July 17th, 2021 at 5:07:54 PM
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Hi everyone,

I have decided to make this post as a reference to myself but I hope other players will find it useful.

Traditionally (at least since I've turned 18), all blackjack tables at Treasury Casino in Brisbane have had the following rules:

However very recently (<2 weeks ago), low limit tables ($15, $20, $25? (will confirm this)) have been introduced to a new variant called 'Star Blackjack'. The rules of this game are identical to the rules above with one exception. The dealer now must hit a soft 17. This results in a new house edge of 0.7769%

An interesting basic strategy play in this game some players may not be aware of is that since doubling on soft totals is allowed, doubling on a soft 19 vs a dealer 6 is the optimum play.

In the Queensland Casino Gaming Rule, the legislation for the game can be found in 'Schedule 2(d) - Soft 17 Blackjack'. The legislation has a typo that says blackjack only pays 1 to 1, but the table felt and the rule sign at the tables show the correct payout of 3:2.

I have decided to make this post as a reference to myself but I hope other players will find it useful.

Traditionally (at least since I've turned 18), all blackjack tables at Treasury Casino in Brisbane have had the following rules:

6 decks (CSM)

Dealer stands on soft 17

Double after split allowed

Double on 9-11 only (including soft totals)

Resplit to 2 hands

Split aces receive 1 card only

OBO

No surrender

BJ pays 3:2

House edge of 0.5551%

Dealer stands on soft 17

Double after split allowed

Double on 9-11 only (including soft totals)

Resplit to 2 hands

Split aces receive 1 card only

OBO

No surrender

BJ pays 3:2

House edge of 0.5551%

However very recently (<2 weeks ago), low limit tables ($15, $20, $25? (will confirm this)) have been introduced to a new variant called 'Star Blackjack'. The rules of this game are identical to the rules above with one exception. The dealer now must hit a soft 17. This results in a new house edge of 0.7769%

An interesting basic strategy play in this game some players may not be aware of is that since doubling on soft totals is allowed, doubling on a soft 19 vs a dealer 6 is the optimum play.

In the Queensland Casino Gaming Rule, the legislation for the game can be found in 'Schedule 2(d) - Soft 17 Blackjack'. The legislation has a typo that says blackjack only pays 1 to 1, but the table felt and the rule sign at the tables show the correct payout of 3:2.

August 15th, 2021 at 7:22:35 AM
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That is known as fake blackjack

not worthy at all.

not worthy at all.

August 15th, 2021 at 7:39:29 AM
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Quote:ddsdoniAn interesting basic strategy play in this game some players may not be aware of is that since doubling on soft totals is allowed, doubling on a soft 19 vs a dealer 6 is the optimum play.

Question: in Queensland, if you double on a soft 19 and draw a 2, is that considered a 21, or an 11 (since you can't double on a 19)?

August 19th, 2021 at 8:46:05 PM
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Quote:ThatDonGuyQuestion: in Queensland, if you double on a soft 19 and draw a 2, is that considered a 21, or an 11 (since you can't double on a 19)?

Interesting question. I can't see any reason why the ace that you've been dealt would be considered a 1. My reasoning for this is that if you split aces you receive 1 card only and the ace you have is automatically counted as 11.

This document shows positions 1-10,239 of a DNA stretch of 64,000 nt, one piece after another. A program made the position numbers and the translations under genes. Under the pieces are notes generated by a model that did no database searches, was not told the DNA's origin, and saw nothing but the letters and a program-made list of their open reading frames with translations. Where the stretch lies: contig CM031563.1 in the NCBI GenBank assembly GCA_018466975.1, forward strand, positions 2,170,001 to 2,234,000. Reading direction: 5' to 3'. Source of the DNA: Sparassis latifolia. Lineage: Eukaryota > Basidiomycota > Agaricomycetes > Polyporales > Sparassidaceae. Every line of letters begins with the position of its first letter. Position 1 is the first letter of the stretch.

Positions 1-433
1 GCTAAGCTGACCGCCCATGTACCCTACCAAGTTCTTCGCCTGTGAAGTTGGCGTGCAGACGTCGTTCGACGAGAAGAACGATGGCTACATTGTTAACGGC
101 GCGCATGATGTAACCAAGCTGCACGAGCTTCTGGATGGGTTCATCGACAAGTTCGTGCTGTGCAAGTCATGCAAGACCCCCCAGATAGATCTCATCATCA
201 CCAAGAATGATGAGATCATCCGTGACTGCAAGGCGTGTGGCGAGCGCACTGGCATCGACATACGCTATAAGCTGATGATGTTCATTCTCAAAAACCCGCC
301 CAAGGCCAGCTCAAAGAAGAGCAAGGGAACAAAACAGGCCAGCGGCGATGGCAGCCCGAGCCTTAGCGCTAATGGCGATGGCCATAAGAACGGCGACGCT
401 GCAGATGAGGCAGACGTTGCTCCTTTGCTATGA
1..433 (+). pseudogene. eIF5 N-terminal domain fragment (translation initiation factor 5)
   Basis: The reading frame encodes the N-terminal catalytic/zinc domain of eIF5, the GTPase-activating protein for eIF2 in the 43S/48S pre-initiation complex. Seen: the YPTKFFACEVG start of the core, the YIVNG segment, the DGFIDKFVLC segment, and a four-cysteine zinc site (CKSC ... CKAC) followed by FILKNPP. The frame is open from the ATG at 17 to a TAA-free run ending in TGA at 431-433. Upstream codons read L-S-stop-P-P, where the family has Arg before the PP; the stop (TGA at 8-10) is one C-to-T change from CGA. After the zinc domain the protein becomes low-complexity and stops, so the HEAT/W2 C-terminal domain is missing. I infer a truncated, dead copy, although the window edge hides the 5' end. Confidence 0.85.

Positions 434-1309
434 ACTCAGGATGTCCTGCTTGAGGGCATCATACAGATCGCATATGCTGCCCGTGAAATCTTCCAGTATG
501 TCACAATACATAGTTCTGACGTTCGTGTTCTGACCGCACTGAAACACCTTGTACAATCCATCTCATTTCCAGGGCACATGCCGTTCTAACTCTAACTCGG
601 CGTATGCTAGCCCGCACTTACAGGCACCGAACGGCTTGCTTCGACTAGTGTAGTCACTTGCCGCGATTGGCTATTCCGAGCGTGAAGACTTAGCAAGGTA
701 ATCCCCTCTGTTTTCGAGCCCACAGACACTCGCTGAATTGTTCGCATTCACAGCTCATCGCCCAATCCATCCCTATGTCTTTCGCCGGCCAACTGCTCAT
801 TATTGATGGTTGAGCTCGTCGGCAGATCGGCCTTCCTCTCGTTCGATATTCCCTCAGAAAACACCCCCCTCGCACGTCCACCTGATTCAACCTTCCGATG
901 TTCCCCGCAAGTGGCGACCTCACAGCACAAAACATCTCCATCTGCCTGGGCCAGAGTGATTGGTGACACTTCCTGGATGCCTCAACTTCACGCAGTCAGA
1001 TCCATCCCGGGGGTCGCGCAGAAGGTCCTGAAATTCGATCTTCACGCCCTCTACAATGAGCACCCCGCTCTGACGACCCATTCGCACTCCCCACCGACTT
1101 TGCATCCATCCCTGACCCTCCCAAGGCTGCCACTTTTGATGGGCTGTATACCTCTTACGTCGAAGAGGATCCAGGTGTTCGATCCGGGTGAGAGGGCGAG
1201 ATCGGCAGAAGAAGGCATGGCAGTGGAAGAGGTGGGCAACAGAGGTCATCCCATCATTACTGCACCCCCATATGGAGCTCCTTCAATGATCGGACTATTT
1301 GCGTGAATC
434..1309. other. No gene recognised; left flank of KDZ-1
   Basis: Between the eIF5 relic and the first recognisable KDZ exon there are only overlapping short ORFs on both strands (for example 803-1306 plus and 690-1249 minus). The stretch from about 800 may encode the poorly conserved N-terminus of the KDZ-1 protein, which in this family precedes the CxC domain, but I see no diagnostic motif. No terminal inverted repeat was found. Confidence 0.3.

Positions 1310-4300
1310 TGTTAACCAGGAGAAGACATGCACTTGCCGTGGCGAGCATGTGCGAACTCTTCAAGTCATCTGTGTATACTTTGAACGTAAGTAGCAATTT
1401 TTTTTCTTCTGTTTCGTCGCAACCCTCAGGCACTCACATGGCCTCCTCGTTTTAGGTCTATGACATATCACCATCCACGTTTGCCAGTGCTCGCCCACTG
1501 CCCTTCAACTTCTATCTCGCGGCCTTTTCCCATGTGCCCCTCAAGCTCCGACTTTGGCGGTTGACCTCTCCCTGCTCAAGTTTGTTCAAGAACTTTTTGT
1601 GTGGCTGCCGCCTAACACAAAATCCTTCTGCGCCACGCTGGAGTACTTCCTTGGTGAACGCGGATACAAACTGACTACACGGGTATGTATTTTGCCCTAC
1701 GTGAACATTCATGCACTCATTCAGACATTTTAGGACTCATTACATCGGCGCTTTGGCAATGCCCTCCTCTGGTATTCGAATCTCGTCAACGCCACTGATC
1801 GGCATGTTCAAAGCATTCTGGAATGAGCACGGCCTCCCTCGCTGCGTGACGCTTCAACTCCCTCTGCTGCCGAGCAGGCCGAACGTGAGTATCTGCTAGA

August 20th, 2021 at 2:15:00 AM
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I think some European casinos count the Ace as 1 if you decide to double a soft total - so it's worth checking.

August 20th, 2021 at 3:32:02 PM
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Quote:charliepatrickI think some European casinos count the Ace as 1 if you decide to double a soft total - so it's worth checking.

I can't imagine a player would be too happy about doubling a soft 16 (at a different casino for example) receive a 2 and their total is now an 8.

Definitely worth checking though. I wonder how much value from doubling is lost as a result of this rule? In this specific casino perhaps it's worth standing on a soft 19 instead of doubling?

August 28th, 2021 at 12:02:16 AM
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After doubling a soft total an ace is counted as 1 or 11 at all star properties.

September 20th, 2021 at 2:54:25 AM
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Australian casinos mostly offer D9-11 on their Blackjack tables. This means that if your first two cards total 9,10 or 11 then you are permitted to double (excluding Blackjack). Your additional bet must be up to or equal to your original bet and you will receive one additional card only, laid 90° across your first two cards. In this situation, if one of your first two cards is an Ace then its point value is 1, not 11.

Casino Enemy No.1

September 20th, 2021 at 3:03:32 AM
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If you are dealt two cards with the same point value you may split them and form two separate hands. Your additional bet must equal your original bet and at least one card will then be dealt to each hand. If one of those cards is an Ace then the rules are the same as described above. If you split Aces you will be dealt only one additional card to each hand and if it's a face card then the total is 21, not Blackjack.

The rules are laid out in the relevant state gaming codes and are standard in most Australian casinos.

The rules are laid out in the relevant state gaming codes and are standard in most Australian casinos.

Casino Enemy No.1